Jacob Weiss eased himself into the chair facing the well-ordered desk, on the edge of which rested a bronze placard engraved with the words LESLIE DANIELS, ATTORNEY AT LAW. The woman herself stood on the opposite side, backed by a wall decorated with several degrees and diplomas, a collection of her framed trophies nailed to drywall. She seated herself after the perfunctory handshake, her smile tensing as she watched the old man’s lean arms tremble with the effort of doing the same.
“Mr. Weiss, how are you feeling?” she asked.
Jacob exhaled with relief. “I shouldn’t complain,” he said. “I am not in pain. The doctors, they keep me comfortable. I am grateful for that much.”
“And the treatments?”
“Ah.” Jacob sighed. “A useless chore. I discontinued them. My doctor, he tells me it does not matter.”
“I’m so sorry,” Leslie said. Her look of concern made the wrinkles around her eyes more prominent.
“God’s will,” Jacob replied. “They tell me they have never seen the disease spread so fast. Almost overnight, they said. I present them with an unusual case, I think.”
“I’m sorry,” Leslie repeated.
“No, no. For most, they waste away slowly. I prefer it this way. Though I admit, I do find it strange myself. So sudden. But that is not why you invited me here, to listen to me prattle on. What can I do for you, Miss Daniels?”
“Oh, yes,” Leslie said. She laced her fingers on the desktop, smiling, slipping back into her business persona. “Well, I thought you might want to know, it looks like we’ve found a family for the baby.”
“So soon?” Jacob replied, stroking his beard.
“It doesn’t take too long to adopt out the little ones. People always want infants. They’re a nice couple. I think you’d approve.”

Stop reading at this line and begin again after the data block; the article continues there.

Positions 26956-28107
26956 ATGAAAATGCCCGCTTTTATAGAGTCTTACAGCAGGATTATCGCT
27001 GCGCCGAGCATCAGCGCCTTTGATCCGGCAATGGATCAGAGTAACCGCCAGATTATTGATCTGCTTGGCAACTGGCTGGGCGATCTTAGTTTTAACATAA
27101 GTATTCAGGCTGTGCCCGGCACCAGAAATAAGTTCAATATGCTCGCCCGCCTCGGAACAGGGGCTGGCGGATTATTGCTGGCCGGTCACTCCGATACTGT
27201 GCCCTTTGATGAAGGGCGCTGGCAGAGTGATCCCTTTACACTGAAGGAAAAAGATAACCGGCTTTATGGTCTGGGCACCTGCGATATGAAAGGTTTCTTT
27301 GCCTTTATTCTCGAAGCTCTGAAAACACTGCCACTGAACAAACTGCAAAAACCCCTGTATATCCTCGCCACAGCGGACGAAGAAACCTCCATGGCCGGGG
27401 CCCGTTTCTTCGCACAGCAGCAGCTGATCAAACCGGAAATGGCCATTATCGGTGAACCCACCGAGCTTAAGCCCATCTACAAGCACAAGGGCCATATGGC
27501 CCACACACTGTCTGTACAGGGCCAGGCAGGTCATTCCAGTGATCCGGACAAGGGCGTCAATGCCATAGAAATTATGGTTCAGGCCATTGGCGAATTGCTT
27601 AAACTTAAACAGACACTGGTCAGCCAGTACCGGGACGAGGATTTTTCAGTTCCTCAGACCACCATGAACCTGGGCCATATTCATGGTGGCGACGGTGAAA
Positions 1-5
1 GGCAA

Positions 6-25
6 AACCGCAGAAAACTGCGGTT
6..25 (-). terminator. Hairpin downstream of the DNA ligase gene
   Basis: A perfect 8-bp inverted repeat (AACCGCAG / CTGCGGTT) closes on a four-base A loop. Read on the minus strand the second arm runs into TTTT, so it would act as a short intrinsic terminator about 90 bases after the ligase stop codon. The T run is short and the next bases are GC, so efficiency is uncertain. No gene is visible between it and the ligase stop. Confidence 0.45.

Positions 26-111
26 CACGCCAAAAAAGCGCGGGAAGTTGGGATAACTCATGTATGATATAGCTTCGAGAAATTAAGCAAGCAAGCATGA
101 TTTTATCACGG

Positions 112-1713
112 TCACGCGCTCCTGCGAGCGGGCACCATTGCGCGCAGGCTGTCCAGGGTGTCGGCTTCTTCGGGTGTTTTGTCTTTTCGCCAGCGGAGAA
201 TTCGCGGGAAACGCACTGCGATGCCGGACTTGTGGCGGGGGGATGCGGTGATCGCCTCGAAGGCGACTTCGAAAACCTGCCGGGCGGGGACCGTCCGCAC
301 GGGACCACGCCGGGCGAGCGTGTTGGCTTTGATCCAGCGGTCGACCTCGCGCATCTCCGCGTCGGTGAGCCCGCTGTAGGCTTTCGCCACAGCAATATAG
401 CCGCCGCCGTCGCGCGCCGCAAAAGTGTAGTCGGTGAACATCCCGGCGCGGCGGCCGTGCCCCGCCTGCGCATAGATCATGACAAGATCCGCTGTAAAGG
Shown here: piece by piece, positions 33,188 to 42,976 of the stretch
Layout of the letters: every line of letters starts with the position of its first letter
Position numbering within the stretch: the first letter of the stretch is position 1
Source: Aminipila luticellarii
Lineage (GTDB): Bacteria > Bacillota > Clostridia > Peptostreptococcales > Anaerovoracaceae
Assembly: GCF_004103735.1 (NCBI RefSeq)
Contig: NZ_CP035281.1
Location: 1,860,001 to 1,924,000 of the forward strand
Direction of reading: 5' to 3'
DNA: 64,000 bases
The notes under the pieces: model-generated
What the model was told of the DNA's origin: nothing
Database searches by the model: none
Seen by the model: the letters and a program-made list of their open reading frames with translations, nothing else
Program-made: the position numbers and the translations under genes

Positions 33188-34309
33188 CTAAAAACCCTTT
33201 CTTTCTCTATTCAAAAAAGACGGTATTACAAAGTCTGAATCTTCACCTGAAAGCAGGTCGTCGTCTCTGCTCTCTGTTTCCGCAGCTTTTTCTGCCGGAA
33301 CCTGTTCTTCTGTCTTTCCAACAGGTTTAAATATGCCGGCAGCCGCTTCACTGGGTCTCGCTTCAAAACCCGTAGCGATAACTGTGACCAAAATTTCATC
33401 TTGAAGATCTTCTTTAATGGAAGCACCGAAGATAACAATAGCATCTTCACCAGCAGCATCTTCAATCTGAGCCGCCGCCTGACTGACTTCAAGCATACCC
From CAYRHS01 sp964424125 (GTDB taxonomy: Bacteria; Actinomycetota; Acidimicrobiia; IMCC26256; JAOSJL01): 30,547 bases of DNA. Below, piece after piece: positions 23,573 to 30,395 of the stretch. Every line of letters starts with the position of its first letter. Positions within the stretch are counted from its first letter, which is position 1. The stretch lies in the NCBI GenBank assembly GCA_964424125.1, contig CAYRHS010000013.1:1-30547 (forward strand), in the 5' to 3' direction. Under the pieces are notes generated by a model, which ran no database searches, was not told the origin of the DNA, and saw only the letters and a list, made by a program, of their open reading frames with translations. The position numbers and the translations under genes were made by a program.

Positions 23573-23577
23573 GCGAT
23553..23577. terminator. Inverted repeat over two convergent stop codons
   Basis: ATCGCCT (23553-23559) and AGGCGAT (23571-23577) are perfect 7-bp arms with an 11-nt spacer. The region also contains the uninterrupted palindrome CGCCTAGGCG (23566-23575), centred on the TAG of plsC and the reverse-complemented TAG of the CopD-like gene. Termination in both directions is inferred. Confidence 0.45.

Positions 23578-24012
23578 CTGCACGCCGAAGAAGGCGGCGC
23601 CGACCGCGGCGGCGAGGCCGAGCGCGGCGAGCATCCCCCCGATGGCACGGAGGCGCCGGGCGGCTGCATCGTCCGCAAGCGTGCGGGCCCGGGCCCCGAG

“They’re Jewish, I think. Not that it was a big issue or anything. Works out nicely, though. I know you had some interest in adopting the child yourself.” Leslie diverted her gaze. “I’m sorry,” she offered a third time.
“It was not meant to be,” Jacob answered. “And my children, they are much too, ah, practical.” He paused. “It is for the best.”
“I like to think that, someday, the parents will tell little Brian what you did for him.”
“That’s what they’re going to name him. Brian.”
“Do you know yet how he came to be in the river?” Jacob asked.
“Oh, yes, we do. Sad story. The birth mother threw him in. Young girl, teenager. Got pregnant and somehow managed to keep it a secret. Wanted it to stay that way, I guess.”
“Terrible,” Jacob said.
“Of course the courts will seal all that information once the adoption’s complete. Something like that, the kid’s better off not knowing.”
“With the girl being a minor and all, the courts should go easy on her. Not so sure about her family. They’re very strict. Old World strict.”
“Is that so?”
“Yeah. Part of the old Greek community out around St. Augustine. Very set in their ways. They don’t want anything to do with the baby. It’s a shame.” She smiled. “But at least there’s a silver lining, thanks to you. Well, anyway, I just thought you would want to know.”
“I do. Thank you, Miss Daniels.” Jacob undertook the struggle to rise from the chair. “That boy is destined for great things,” he said, securing his balance with his cane.
Leslie clasped his hand. “You’re the hero, Mr. Weiss.”
“I was but the instrument of the Almighty,” Jacob relied. “Perhaps you will see it for yourself, perhaps not. But that child is here for a purpose. This I know.”
Jacob said goodbye and excused himself. Heading for the exit, he passed the receptionist in the lobby, a pair of plastic shrubs acting as sentries. The secretary, a young woman with bleached blonde hair and braces, waved to him.
“You take care now,” she said.
“It was worth it,” Jacob muttered. “Worth the cost.”
Jacob smiled, noticing the receptionist for the first time. “Oh, nothing, nothing. Just talking to myself.”
“You have a good day, sir,” she chirped.
“And you as well.” Jacob opened the office door. Bright sunlight flooded the room.
“Great things,” he whispered, stepping out into the golden warmth of the day. “Great things.”